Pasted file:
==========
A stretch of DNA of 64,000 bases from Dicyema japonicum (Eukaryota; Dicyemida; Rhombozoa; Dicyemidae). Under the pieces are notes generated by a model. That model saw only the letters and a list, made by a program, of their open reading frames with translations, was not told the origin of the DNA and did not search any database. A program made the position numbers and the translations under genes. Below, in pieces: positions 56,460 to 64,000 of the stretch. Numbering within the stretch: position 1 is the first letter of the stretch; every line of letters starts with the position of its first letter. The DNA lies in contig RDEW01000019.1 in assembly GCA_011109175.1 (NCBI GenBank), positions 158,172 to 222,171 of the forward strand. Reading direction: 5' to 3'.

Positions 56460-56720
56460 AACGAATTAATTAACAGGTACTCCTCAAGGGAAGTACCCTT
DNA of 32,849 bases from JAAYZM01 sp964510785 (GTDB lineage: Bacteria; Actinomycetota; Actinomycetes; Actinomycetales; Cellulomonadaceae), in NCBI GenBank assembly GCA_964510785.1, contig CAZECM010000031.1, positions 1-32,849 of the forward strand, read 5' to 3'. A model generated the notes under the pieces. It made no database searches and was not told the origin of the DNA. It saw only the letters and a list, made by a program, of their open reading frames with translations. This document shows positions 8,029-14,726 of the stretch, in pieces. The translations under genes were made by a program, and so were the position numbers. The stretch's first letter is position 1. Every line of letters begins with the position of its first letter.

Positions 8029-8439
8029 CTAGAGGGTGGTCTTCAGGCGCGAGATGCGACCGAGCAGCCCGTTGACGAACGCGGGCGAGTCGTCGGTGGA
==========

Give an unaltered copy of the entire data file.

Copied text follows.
A stretch of DNA of 64,000 bases from Dicyema japonicum (Eukaryota; Dicyemida; Rhombozoa; Dicyemidae). Under the pieces are notes generated by a model. That model saw only the letters and a list, made by a program, of their open reading frames with translations, was not told the origin of the DNA and did not search any database. A program made the position numbers and the translations under genes. Below, in pieces: positions 56,460 to 64,000 of the stretch. Numbering within the stretch: position 1 is the first letter of the stretch; every line of letters starts with the position of its first letter. The DNA lies in contig RDEW01000019.1 in assembly GCA_011109175.1 (NCBI GenBank), positions 158,172 to 222,171 of the forward strand. Reading direction: 5' to 3'.

Positions 56460-56720
56460 AACGAATTAATTAACAGGTACTCCTCAAGGGAAGTACCCTT
DNA of 32,849 bases from JAAYZM01 sp964510785 (GTDB lineage: Bacteria; Actinomycetota; Actinomycetes; Actinomycetales; Cellulomonadaceae), in NCBI GenBank assembly GCA_964510785.1, contig CAZECM010000031.1, positions 1-32,849 of the forward strand, read 5' to 3'. A model generated the notes under the pieces. It made no database searches and was not told the origin of the DNA. It saw only the letters and a list, made by a program, of their open reading frames with translations. This document shows positions 8,029-14,726 of the stretch, in pieces. The translations under genes were made by a program, and so were the position numbers. The stretch's first letter is position 1. Every line of letters begins with the position of its first letter.

Positions 8029-8439
8029 CTAGAGGGTGGTCTTCAGGCGCGAGATGCGACCGAGCAGCCCGTTGACGAACGCGGGCGAGTCGTCGGTGGA